Political humour, like all humour, carries an innate risk: if it works, it can be spectacular, and it it tanks, it can be a catastrophe. Australian election campaigns have given us both.
In 1960, Harold Holt, the then-treasurer, urged the government to abolish import restrictions, resulting in a minor recession. This nearly swung the election in the ALP's favour.
In the 70s, Whitlam tried to build new, big cities. But this was too costly. Now the most viable solution for Australia's population woes is to make existing cities bigger.
The continued embargo on documents relating to the dismissal of the Whitlam government point to the lingering imperial power that comes from an incomplete severance of colonial ties.
The arguments about a potential Australian republic in cabinet submissions suggest a failure of imagination and, more seriously, of trust.
The release of the much-awaited papers from the parliamentary archives will lead to new appraisals of Lionel Murphy's life and work – including his alleged misbehaviour.
The 1967 referendum was the culmination of a long struggle for both Aboriginal rights and respect, for social esteem as well as equality before the law.
The Dismissal soured politicians’ taste for brinkmanship. It revealed the likely consequence of a loss of political legitimacy.
Now, more than at any time in our history, Australia needs a relationship with China 'comparable with that which we have, or seek, with other major powers'.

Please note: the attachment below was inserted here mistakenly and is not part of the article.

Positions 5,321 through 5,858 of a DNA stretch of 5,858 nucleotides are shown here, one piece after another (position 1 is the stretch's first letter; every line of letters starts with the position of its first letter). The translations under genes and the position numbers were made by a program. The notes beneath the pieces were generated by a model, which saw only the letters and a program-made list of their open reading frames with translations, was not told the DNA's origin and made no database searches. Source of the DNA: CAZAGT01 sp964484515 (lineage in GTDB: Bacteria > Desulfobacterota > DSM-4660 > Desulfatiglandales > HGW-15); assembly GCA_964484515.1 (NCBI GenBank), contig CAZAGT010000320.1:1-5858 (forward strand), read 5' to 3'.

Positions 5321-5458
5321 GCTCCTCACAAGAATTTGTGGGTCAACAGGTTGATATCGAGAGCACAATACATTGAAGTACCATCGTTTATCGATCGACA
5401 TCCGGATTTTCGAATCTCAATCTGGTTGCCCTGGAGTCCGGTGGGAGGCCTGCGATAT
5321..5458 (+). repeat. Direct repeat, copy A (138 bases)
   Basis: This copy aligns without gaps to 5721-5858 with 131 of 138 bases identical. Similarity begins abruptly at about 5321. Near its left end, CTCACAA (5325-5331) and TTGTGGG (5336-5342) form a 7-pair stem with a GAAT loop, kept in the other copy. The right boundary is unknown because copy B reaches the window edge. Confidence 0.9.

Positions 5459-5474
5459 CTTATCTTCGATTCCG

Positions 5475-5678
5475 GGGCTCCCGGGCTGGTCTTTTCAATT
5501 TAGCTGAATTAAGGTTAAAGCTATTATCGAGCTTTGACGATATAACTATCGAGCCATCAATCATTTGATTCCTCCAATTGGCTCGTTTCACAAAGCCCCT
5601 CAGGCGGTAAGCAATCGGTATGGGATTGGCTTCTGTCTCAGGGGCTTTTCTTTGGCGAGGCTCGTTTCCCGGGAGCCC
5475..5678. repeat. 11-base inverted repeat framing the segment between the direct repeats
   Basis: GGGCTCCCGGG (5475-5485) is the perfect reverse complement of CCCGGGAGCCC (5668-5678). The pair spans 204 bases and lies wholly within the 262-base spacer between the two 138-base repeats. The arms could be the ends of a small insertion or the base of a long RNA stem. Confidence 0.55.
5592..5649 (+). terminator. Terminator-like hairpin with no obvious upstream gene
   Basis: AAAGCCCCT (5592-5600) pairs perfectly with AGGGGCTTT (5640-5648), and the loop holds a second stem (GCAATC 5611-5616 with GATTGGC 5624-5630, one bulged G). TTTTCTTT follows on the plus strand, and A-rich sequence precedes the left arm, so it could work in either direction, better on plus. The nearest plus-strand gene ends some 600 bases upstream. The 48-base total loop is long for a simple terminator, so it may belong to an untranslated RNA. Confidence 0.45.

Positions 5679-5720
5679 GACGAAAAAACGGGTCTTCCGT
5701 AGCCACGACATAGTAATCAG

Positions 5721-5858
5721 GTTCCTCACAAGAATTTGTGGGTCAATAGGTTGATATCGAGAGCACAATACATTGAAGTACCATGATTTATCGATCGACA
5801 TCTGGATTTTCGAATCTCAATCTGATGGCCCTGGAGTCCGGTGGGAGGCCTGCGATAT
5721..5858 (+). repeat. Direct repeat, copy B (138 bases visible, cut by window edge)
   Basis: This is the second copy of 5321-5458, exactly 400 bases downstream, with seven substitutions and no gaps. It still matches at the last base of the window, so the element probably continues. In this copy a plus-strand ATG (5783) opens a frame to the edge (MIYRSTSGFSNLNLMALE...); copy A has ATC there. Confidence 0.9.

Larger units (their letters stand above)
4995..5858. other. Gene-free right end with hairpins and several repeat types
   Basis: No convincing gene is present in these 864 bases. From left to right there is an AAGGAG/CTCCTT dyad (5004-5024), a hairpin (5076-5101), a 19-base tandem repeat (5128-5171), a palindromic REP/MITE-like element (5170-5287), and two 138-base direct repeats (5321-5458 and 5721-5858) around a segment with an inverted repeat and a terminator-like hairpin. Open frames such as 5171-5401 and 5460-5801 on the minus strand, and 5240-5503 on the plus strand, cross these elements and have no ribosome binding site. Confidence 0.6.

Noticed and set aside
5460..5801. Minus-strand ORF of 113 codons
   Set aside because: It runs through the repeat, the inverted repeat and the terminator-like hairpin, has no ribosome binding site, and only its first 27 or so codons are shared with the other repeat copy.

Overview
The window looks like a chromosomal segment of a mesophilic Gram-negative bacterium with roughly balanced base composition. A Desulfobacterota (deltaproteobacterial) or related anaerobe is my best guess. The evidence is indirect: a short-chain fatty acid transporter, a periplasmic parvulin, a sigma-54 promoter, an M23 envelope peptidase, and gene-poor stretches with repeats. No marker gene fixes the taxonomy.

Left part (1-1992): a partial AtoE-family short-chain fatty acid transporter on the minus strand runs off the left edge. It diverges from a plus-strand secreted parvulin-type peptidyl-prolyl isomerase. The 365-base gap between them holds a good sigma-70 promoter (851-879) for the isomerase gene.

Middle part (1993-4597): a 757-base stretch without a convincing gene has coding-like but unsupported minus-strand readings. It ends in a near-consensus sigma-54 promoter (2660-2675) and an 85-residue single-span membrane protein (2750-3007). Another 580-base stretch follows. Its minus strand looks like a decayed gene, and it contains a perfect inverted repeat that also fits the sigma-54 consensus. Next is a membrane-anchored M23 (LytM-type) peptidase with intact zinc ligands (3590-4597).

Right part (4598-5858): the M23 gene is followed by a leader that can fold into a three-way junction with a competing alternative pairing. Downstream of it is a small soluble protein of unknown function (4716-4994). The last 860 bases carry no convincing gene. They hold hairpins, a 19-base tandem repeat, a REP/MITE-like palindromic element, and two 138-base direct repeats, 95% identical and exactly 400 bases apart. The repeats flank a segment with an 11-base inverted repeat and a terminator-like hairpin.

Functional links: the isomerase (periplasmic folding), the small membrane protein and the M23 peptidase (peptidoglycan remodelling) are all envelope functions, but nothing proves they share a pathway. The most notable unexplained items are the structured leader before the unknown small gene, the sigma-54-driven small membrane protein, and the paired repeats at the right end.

We check the facts on how Australia's foreign aid spend has changed over time.
Labor’s project of economic transformation hit some harder realities as Paul Keating assumed the top job. And a new push on remaking Australia stirred a brooding reaction of its own.
As the government hints the marriage equality plebiscite may be delayed until 2017, calls intensify for the parliament to legislate on the issue instead. So what is parliament's role here?
A new book reveals the drama and comedy of Prime Minister Gough Whitlam's famous "hand back" of Gurindji land in 1975, following the Wave Hill Walk-Off 50 years ago – and the bittersweet aftermath.
Scare campaigns only work if there is some anxiety to build on. Labor’s Medicare campaign plugged into a long history of Coalition ambivalence – or open hostility – towards Medicare.
The 2016 articulation of an urban agenda assumes building more highways, railways and trams will produce better, more productive cities that somehow give everyone a job.
Is the Dismissal a moment that will become even more significant if the push for Australia to become a republic gains momentum?
The way in which Bob Wilesmith’s footage has come to dominate Australians’ recollection of The Dismissal is a story of prescience, luck and the limitations of the TV news technology of the day.
Sir John Kerr probably made his own decision to dismiss the Whitlam government much earlier than he acknowledged publicly while alive – but he came to this conclusion in discussion with others.
In comments reported in a new book to mark the 40th anniversary of the dismissal of Gough Whitlam, Malcolm Turnbull and Tony Abbott offer sharply differing views.
Michelle Grattan discusses the newly released book The Protest Years: The Official History of ASIO 1963-1975 with its author, John Blaxland.